Sun Vs. Shade Gardens: How to Plan a Successful Garden In Any Lighting

Types of gardens

Light requirements are one of the top priorities when considering what plants to grow.

variety of flowers growing outside

After you’ve consulted your hardiness zone, you’ll need to think about how much light your plants will get throughout the day. You might have a mix of full sun and partial shade in your garden.

Let’s take a look at different setups and things to consider to get the most out of your garden space.

Sun & Shade Growing Conditions

To start with, knowing exactly what the terms mean is very helpful. Generally speaking, most gardening sources will use the following definitions:  

  • Full Sun - 6+ hours of direct unfiltered sunlight daily 
  • Partial Sun - 4-6 hours of sunlight daily
  • Partial Shade - 2-4 hours of sunlight daily
  • Shade - less than 2 hours of sunlight a day

With a little planning, you can make the most of your garden space, even if it's shady.

Shade Gardens Vs. Sun Gardens

If you don’t have a sunny spot to grow in, you can garden. Shade and partial shade gardens are often peaceful, quiet places that are a nice refuge, especially during summer’s heat. 

We’ve got a great guide to help you choose plants for growing in the shade. These picks are well-suited to life under the canopy of nearby trees or the shade of buildings, fences, or other objects that cast long shadows.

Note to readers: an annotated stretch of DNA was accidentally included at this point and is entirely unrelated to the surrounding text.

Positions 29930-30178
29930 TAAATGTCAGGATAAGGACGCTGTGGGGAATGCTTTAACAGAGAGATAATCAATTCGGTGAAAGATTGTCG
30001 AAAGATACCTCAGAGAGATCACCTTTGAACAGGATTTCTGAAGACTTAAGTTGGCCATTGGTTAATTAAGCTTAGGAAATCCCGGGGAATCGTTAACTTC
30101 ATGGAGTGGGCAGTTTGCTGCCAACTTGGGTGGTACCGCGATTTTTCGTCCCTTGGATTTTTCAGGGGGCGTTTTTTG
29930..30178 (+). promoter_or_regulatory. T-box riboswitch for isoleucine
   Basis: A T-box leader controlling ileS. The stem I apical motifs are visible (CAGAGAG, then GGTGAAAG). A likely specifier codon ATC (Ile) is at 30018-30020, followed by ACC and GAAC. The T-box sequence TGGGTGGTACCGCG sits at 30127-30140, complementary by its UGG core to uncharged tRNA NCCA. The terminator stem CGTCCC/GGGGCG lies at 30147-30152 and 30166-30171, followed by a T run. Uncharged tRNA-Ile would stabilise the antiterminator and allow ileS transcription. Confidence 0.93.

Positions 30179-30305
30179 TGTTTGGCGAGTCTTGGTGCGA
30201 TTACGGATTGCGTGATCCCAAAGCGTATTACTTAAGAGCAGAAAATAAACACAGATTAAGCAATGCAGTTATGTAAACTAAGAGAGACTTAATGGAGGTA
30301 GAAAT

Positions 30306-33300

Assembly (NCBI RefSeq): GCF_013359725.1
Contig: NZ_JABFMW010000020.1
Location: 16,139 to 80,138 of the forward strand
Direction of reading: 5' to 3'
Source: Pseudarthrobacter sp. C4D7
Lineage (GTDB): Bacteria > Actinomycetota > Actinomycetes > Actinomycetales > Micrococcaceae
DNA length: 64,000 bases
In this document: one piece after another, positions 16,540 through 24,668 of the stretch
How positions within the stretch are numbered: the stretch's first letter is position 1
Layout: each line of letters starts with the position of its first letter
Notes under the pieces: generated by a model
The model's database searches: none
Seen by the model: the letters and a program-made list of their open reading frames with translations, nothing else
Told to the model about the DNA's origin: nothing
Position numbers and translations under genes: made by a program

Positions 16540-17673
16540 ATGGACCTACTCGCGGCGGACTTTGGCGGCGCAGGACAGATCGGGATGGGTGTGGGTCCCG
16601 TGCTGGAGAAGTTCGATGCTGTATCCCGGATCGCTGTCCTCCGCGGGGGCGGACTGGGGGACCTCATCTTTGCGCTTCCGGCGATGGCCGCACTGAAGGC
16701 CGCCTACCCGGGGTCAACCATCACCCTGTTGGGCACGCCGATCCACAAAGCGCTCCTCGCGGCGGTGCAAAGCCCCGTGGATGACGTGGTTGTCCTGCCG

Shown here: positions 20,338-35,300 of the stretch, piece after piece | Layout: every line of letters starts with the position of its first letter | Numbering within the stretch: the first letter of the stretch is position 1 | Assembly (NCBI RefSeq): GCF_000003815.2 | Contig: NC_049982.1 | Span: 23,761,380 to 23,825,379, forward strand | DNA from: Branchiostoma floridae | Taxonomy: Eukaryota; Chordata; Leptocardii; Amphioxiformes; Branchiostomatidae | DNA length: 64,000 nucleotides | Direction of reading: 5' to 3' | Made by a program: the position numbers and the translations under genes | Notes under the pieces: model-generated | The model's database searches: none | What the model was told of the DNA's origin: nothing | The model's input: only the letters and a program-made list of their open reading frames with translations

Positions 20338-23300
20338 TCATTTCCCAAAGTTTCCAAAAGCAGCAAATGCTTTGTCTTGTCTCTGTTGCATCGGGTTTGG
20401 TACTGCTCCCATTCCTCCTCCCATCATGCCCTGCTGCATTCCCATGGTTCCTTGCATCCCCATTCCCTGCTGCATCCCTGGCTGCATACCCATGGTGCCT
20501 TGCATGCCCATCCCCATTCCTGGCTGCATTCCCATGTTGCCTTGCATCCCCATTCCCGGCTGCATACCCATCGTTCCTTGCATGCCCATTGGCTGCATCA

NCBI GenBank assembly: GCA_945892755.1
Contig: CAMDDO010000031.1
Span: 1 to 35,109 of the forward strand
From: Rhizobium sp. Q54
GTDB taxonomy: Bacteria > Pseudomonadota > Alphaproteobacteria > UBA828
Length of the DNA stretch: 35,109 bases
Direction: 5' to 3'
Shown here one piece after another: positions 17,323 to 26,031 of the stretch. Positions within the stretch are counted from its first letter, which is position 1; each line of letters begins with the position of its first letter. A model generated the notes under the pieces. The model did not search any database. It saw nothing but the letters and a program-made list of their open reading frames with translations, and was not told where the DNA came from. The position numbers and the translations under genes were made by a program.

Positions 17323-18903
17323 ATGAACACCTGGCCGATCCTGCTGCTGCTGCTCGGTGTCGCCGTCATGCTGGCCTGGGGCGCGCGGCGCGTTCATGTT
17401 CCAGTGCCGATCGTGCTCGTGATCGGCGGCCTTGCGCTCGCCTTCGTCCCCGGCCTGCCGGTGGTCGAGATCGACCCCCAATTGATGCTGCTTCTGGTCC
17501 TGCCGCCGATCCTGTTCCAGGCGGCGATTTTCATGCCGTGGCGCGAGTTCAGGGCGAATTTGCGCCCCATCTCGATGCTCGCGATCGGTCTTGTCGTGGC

On the other hand, a sunny spot provides a more typical garden scenario and a wider selection of plants to grow. Most fruits, vegetables, and many flowers need at least six hours of sun every day. Succulents and other heat drought-tolerant plants also need full sun to thrive. Full sun in your area may mean something very different than full sun elsewhere, so consider your local weather when choosing plants for your sun garden.

shaded leaf

Morning Sun Vs. Afternoon Sun

Pay attention to when a spot gets sunlight, too. Many plants prefer the gentle rays of the morning sun to the harsher heat of the afternoon. The afternoon sunlight is more intense and can burn or wilt more sensitive plants. 

Plants that generally do better in the morning sun include green leafy vegetables and herbs. Some plants that do well with afternoon sun and morning shade include sage, coneflowers, carrots, cucumbers, and bush beans.

Always get started by looking at the detail on your seed packets. Don’t forget to think ahead and plan for seasonal changes in lighting. A sunny spot in winter might become shady during summer if it’s under a large oak tree.

It may take some trial and error to find the plan that works with your sunlight situation, but you can do this! You will soon learn what works and what doesn’t. 

Your plants will always teach you what you need to know if you pay attention.

Written by Teresa Chandler

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